Martin Greenland - Before Vermeer’s CloudsJohn Moores 24

Walker Art Gallery
16th September – 26th November 2006

Reviewed by Adam Ford

This competition has now been a centrepiece of all four Liverpool arts biennials, and has a prize fund of £35,000. The winner gets a fair bit of national press coverage too. So why are the fifty-two finalists exhibited at the Walker so uninspired and unadventurous? Apparently 2,300 artists submitted slides, so I reckon it must be down to some of the people on the jury, which included Tracey ‘please look at my bed’ Emin.

First place and £25,000 goes to Martin Greenland, for his ‘Before Vermeer’s Clouds’ (above). It’s a fairly average landscape, with some decent greenery and a dodgy stream. But his gimmick is that he ‘copied’ the clouds from 19th century Dutch painter Johannes Vermeer’s 'A View of Delft'. I’m looking at that one now, and they’re only vaguely similar. Better than I could do, like, but so what? Ho-hum.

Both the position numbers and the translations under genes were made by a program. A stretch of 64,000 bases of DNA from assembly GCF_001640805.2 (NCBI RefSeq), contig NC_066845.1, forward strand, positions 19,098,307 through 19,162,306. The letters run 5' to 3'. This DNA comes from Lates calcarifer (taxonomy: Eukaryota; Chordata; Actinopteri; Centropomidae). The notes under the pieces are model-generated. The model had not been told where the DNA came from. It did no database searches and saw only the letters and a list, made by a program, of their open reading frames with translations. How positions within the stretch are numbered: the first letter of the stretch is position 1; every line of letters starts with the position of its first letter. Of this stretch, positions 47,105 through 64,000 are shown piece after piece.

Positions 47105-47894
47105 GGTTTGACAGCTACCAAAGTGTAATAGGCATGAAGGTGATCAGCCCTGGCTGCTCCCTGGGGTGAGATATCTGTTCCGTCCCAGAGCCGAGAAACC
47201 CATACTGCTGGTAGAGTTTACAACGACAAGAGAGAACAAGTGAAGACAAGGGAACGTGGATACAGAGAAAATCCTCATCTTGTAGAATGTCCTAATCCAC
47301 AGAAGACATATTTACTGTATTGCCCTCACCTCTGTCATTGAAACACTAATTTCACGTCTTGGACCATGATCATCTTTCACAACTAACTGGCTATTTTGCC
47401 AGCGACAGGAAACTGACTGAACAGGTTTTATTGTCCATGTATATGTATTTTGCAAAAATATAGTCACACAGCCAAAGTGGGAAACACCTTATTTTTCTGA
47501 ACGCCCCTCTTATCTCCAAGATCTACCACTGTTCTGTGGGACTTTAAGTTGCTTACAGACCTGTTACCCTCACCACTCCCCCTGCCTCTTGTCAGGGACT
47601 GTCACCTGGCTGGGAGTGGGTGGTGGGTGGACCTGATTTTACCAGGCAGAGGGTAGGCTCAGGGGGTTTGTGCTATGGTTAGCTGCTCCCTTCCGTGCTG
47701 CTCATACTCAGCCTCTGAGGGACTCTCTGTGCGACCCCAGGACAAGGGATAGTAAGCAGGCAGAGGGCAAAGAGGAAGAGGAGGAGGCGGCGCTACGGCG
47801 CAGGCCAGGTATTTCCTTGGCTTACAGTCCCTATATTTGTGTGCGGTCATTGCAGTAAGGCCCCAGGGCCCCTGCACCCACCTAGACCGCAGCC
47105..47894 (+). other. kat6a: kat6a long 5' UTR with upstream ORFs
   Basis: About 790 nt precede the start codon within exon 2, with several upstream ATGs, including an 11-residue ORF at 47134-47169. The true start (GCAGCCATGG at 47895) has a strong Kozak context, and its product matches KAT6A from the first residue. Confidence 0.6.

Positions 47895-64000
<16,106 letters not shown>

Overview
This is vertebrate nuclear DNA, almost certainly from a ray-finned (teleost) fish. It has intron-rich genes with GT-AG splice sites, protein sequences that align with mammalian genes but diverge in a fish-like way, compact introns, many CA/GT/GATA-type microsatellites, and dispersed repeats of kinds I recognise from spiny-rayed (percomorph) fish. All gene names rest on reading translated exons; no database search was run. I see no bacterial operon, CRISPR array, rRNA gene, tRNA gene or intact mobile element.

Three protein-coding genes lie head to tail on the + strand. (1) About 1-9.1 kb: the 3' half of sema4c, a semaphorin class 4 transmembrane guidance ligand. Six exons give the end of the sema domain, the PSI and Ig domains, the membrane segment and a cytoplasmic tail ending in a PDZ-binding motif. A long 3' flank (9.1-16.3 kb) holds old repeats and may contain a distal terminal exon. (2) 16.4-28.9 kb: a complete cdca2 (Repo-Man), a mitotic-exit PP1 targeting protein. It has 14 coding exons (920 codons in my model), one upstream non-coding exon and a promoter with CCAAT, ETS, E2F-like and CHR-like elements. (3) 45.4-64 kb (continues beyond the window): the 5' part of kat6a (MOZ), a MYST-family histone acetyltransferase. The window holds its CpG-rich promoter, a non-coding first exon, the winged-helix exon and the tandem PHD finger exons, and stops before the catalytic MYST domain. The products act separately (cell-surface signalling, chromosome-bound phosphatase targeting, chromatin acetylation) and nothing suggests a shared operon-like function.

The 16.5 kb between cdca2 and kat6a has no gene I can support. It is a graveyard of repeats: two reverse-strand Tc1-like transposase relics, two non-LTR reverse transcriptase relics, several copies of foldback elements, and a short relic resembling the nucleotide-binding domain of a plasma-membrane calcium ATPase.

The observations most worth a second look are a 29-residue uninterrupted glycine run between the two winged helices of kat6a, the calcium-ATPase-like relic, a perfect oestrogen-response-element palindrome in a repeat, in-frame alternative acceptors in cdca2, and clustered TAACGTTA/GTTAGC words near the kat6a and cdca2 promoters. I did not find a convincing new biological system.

A couple of the other prizewinners are similarly dull. ‘Baptism’ by Wirral-born Matthew Burrows is all greys and whites, suggesting very little. ‘In the Basement (Kit II) by James White is very skilfully done, but at the end of the day it’s just a painting of a drum kit in a basement. Graham Crowley’s ‘Red Reflection’ and Vincent Hawkins’ ‘After Paul Nash’ are a little more intriguing, taking the viewer beyond mundanity for a change.